My Week - 2 June 2014 - Big opportunities
Professor John Fisher talks about the importance of developing external opportunities for the University
The Universitys Strategic Plan 2014-2020 discussed in Senate, highlighted by the Vice-Chancellor in his My Week column of 19 May, and open for consultation this week, starts to describe the current and future opportunities open to the University, staff and students. As the plan takes shape, these opportunities along with others that will subsequently emerge will be developed into more concrete propositions and proposals for academic development.
During the last week Ive attended meetings with Universities UK and the Engineering and Physical Sciences Research Council (EPSRC), and have also visited Rolls-Royce in Derby. Each of these visits served to reinforced just how important the external environment and landscape is to the University as we define our future opportunities and develop our proposals.
At the Universities UK meeting, I was reminded of the current consultation on capital funding and this summers consultation on the next Science and Innovation Strategy, which will be published in the autumn (the last Science and Innovation Strategy was produced some 10 years ago). Later, at the EPSRC we discussed further developments and future investments in data analytics which will support activities across all disciplines and research councils, and also proposals being developed for the funding of international collaborations and development through the Emerging Powers Newton Fund*, which potentially will support higher level skills and training, research, capital and capabilities.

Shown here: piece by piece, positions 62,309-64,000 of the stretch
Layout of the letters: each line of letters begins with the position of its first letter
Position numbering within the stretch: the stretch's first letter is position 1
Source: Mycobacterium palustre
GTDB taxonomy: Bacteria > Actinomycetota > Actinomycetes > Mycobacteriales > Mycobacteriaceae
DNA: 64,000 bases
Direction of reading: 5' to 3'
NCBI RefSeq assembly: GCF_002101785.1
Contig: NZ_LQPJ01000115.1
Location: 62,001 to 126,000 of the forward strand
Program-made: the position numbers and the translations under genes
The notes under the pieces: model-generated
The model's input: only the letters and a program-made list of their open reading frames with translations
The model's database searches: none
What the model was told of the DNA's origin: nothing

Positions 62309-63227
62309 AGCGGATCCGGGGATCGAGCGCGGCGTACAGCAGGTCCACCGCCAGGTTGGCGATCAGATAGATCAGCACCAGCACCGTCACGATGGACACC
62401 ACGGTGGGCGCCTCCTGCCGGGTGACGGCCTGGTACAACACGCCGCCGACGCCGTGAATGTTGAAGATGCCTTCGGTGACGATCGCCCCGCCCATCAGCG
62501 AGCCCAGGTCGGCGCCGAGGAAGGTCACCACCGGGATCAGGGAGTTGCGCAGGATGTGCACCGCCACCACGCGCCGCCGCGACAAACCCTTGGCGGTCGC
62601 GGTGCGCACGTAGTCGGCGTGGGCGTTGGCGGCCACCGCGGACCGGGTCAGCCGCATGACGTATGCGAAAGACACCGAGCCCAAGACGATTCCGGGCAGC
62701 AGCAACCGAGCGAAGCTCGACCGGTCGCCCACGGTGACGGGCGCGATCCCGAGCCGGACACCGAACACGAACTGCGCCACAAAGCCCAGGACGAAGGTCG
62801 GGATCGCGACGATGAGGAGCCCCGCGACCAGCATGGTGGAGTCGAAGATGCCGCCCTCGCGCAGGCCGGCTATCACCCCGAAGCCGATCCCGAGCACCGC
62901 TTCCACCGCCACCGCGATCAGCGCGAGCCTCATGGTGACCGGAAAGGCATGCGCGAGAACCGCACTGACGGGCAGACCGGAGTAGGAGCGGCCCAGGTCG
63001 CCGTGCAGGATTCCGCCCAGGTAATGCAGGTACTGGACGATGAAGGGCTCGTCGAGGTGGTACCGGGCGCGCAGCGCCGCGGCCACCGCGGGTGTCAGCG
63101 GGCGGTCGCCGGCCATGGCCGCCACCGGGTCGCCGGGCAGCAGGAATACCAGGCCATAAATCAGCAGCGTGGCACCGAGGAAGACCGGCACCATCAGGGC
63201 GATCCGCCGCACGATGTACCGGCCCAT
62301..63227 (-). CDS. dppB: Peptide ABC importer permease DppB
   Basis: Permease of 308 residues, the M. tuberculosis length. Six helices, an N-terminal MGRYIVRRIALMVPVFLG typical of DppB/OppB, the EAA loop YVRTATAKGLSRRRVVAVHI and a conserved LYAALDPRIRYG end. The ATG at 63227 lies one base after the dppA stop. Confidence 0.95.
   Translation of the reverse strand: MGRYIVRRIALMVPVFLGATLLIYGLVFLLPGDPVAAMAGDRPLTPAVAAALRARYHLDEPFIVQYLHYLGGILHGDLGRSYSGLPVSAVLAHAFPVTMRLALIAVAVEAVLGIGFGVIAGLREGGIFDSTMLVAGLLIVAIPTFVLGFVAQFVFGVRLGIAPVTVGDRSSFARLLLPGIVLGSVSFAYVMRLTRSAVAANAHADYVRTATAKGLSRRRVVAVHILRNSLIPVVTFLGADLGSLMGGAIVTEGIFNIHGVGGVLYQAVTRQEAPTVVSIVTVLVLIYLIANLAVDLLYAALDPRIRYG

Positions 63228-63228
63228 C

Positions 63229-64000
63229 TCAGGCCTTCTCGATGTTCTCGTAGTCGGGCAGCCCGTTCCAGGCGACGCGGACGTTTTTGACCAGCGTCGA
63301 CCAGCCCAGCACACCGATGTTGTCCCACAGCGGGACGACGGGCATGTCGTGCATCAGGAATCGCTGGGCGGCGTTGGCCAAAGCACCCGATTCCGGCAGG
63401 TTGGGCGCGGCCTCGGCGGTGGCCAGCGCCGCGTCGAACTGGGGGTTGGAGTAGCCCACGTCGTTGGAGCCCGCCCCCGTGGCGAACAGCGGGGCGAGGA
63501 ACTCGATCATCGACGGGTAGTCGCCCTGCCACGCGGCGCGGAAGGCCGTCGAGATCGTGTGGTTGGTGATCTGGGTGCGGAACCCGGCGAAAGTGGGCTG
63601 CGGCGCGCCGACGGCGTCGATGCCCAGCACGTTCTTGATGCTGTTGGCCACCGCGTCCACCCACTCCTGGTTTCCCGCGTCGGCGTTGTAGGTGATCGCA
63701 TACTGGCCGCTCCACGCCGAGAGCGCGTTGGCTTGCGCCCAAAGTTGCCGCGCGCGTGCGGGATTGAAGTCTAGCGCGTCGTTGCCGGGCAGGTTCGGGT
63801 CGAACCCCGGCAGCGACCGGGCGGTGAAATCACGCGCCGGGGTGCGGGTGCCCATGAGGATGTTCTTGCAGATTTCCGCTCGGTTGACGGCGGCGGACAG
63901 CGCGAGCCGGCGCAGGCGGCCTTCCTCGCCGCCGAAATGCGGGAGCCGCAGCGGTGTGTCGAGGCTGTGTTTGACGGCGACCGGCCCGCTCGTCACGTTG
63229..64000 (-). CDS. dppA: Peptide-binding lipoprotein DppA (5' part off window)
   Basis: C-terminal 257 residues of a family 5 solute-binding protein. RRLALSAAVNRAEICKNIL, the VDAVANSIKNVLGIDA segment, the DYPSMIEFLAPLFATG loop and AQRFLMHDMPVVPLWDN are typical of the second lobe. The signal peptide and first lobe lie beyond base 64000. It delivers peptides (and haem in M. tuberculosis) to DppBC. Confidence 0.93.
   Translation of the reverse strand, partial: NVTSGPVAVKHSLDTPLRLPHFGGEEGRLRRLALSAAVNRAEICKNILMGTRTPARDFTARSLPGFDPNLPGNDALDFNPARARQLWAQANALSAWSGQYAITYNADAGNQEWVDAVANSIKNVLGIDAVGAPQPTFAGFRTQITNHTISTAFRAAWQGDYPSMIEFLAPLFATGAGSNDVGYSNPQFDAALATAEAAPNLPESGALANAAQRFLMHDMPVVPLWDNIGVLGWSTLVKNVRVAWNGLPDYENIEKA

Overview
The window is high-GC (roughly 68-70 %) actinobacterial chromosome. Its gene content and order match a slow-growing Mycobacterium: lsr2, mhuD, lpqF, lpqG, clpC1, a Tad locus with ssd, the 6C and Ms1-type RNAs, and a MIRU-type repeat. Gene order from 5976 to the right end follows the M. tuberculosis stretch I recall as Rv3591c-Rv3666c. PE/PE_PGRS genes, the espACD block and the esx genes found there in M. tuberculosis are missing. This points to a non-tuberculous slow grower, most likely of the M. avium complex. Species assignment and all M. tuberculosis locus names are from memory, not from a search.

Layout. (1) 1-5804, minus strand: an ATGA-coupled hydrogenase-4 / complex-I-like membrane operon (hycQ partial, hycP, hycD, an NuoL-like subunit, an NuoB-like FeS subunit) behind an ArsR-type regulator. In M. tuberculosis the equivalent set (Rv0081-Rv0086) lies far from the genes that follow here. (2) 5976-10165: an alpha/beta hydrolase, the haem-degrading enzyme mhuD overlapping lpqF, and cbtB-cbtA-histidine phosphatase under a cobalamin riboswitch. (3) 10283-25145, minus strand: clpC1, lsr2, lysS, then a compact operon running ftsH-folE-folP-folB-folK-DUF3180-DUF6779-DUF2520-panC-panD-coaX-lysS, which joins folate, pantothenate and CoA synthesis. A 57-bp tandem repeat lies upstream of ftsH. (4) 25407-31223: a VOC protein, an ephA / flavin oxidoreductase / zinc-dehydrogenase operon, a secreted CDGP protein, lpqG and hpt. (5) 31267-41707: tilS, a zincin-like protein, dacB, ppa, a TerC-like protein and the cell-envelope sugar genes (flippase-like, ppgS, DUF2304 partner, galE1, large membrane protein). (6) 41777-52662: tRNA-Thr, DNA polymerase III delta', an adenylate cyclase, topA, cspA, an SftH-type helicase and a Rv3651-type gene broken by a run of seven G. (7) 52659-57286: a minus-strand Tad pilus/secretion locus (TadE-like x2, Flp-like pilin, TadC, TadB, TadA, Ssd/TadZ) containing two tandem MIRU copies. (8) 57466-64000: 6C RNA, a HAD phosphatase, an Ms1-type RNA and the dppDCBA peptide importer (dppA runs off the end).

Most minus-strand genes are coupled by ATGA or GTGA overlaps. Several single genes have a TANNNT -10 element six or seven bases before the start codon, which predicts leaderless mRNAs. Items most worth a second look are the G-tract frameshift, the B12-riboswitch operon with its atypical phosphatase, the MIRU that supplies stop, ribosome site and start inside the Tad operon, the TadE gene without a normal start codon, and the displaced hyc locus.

At Rolls-Royce I heard about their University Technology Centres, of which there are now 31 in total, with over 20 in UK. These strategic, collaborative research partnerships with universities have, in some cases, lasted over 20 years. They receive substantial funding from the EPSRC, as well as direct support from Rolls-Royce. Rolls-Royce view the success of these partnerships in terms of the quality and number of people moving from university partners and the transfer of knowledge and intellectual property (IP) from universities into the company. In my own research field, our strategic partner has exactly the same expectations of our collaborative research programme, which has been operating since 2000.
As we develop our University proposals for academic development we need to be aware of these opportunities in the external landscape, recognising that partners and funders have a choice as to who they work with and where they invest. We need to develop distinctive propositions which will provide benefits to both existing and prospective partners in terms of research, innovation, education and skills. It is very timely now to be developing our strategic plans for 2014-2020, and we must make progress during the next year to set robust plans that define and respond to the opportunities in the external landscape for the next five years.
Professor John Fisher
* A new government initiative intended to strengthen research and innovation partnerships between the UK and nations classed as Emerging Powers. It will deliver £375 million of funding over five years and aims to position the UK as an international partner of choice, paving the way for future collaboration.
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